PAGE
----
Frank is retired and receiving Social Security benefits. He’s healthy, and other than his annual medical checkups, he doesn’t see a doctor very often or take any medications.
He doesn’t travel much, and he’s looking for the least expensive way to get coverage in case he develops any medical conditions. He wouldn’t mind switching doctors if he can save money by doing so.
Frank’s decision: Medicare Advantage
Since Frank is already receiving Social Security benefits, he’ll be enrolled automatically in parts A and B of Medicare and his Medicare coverage will start the first day of the month he turns 65. He won't need to pay the Part A premium. He chooses a Medicare Advantage plan that doesn’t charge a monthly premium, has no annual deductible and has prescription drug coverage. The plan doesn’t cover out-of-network providers and hospitals, but he finds a new doctor nearby. He won't have to pay a copay for preventive care or visits to his primary care doctor. His costs:
- $148.50 monthly premium for Part B
- $40 copay for specialist visits, plus copays for other medical services and procedures, such as lab visits, physical therapy, urgent care and X-rays
- $325 annual deductible before the plan starts paying for any occasional prescription
- $325 daily copayment for days 1 through 5 as an inpatient in the hospital. No charge for days 6 through 90.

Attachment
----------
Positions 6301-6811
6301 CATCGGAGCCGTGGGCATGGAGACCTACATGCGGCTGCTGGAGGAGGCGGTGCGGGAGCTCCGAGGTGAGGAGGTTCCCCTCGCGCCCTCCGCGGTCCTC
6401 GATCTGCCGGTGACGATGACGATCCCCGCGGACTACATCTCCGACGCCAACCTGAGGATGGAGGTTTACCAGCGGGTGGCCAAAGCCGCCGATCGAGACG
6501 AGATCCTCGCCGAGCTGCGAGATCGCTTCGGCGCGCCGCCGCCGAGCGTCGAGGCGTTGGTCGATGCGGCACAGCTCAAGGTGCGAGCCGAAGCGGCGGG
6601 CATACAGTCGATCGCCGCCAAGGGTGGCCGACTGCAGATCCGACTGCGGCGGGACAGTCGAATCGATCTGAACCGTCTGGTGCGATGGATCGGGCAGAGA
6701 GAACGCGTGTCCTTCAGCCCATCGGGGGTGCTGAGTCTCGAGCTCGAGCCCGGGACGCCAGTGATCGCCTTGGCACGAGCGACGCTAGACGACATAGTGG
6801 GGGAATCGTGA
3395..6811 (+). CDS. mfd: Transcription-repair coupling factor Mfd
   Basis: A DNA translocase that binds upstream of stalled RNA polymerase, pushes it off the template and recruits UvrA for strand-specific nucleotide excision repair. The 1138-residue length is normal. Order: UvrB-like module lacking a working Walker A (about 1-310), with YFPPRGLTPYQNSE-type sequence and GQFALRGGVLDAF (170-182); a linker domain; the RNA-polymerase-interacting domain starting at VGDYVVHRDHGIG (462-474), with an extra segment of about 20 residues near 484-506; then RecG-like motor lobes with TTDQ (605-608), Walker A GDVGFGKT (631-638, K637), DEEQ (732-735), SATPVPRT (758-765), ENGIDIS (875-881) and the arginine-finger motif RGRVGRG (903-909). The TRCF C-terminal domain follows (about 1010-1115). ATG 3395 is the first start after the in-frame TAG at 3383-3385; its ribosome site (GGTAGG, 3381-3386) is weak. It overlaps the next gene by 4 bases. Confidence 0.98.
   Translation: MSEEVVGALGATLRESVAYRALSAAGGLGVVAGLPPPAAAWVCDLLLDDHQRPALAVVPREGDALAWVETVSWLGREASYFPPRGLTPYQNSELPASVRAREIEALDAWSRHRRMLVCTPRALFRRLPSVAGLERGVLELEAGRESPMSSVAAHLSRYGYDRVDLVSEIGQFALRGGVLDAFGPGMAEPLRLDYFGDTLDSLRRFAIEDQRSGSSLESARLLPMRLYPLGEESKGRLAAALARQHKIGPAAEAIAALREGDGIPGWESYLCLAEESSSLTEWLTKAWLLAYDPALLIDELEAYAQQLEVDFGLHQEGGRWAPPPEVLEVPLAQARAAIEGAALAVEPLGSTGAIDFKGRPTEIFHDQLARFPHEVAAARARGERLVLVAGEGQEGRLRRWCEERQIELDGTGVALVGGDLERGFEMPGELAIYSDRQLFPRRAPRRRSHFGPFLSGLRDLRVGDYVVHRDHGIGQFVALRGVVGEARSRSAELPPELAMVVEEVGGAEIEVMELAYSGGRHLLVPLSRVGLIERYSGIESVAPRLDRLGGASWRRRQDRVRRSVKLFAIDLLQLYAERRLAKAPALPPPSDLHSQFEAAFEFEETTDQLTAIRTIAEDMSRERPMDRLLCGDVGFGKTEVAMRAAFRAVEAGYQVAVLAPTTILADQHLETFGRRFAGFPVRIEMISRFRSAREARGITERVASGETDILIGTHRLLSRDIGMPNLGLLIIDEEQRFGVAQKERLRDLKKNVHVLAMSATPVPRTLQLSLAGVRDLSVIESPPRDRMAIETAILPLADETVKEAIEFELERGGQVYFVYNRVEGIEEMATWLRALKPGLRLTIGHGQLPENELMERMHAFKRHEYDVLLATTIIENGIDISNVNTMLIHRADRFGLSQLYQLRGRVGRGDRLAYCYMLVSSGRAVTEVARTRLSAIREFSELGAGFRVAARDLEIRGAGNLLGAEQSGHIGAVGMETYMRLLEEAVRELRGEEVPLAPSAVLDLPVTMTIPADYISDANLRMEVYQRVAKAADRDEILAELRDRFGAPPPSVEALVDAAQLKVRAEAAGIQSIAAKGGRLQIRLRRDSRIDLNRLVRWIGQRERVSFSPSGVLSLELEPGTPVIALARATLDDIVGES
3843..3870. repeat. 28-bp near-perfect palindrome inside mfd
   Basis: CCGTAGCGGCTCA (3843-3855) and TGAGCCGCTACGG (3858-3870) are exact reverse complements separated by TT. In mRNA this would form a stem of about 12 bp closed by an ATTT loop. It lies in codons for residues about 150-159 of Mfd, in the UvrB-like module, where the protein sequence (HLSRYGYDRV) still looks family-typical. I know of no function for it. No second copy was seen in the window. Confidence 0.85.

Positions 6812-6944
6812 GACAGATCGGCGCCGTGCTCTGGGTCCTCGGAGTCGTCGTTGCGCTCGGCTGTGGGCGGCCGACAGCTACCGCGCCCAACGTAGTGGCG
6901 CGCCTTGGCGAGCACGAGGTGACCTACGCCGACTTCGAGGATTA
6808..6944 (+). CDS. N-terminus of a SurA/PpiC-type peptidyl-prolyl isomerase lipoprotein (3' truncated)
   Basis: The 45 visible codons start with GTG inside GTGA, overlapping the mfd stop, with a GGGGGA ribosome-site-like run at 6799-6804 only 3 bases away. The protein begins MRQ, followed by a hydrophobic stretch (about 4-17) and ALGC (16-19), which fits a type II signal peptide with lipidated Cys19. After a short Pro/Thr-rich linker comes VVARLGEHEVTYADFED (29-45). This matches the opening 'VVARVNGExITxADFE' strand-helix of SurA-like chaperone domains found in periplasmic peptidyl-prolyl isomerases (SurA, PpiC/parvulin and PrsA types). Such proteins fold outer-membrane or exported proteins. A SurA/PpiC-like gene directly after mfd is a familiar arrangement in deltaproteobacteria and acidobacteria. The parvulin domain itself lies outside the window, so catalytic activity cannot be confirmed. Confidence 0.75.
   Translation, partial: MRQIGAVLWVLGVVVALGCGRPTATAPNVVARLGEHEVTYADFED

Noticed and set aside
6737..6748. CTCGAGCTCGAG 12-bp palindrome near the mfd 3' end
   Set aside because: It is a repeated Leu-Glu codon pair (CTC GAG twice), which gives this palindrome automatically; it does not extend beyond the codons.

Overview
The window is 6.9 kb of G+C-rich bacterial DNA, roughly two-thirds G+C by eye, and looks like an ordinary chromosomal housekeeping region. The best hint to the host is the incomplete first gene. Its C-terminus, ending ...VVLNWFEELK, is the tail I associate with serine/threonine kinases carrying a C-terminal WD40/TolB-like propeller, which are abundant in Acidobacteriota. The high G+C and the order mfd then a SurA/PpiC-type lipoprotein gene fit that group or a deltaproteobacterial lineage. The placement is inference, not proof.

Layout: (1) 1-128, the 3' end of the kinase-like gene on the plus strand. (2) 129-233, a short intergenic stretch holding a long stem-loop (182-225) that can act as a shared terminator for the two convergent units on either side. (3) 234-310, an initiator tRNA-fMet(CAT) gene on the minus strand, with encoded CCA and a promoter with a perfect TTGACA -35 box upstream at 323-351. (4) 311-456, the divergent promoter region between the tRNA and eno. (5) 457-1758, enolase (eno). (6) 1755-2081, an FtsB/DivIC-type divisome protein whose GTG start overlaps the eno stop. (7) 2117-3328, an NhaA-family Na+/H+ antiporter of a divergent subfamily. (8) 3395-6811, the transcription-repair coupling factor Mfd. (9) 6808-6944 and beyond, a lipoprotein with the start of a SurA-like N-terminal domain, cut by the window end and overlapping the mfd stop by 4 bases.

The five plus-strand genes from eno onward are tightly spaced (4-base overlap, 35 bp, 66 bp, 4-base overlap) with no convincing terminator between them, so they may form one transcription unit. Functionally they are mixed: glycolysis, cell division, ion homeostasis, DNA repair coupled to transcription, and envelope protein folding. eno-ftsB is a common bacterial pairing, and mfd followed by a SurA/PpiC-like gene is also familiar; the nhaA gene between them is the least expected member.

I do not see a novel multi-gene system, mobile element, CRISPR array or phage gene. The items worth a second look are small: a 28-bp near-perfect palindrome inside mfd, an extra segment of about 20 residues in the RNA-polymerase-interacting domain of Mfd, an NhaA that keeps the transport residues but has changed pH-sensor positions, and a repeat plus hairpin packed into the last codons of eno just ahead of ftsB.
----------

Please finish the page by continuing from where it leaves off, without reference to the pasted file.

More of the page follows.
- $5,900 annual out-of-pocket maximum for in-network health services in 2021 for the plan he chose, not including premiums or prescription drug costs. So he won’t be responsible for any charges beyond that amount for services in his plan’s network.
If Frank develops any health problems and needs regular prescription medications — or if he wants to start seeing a doctor who isn’t covered under his current plan — he can reevaluate his Medicare Advantage options or switch to traditional Medicare during the annual open enrollment period, which runs from Oct. 15 to Dec. 7. A switch to another plan would start Jan. 1. Or he could swap Medicare Advantage plans during the other open enrollment period, which runs from Jan. 1 to March 31.
Switching to traditional Medicare after being in a Medicare Advantage plan could be more difficult for him if he also wants to buy a private Medigap policy. If more than six months have passed since Frank enrolled in Part B, Medigap companies could charge him more or reject him for any medical conditions he developed before he decided to switch.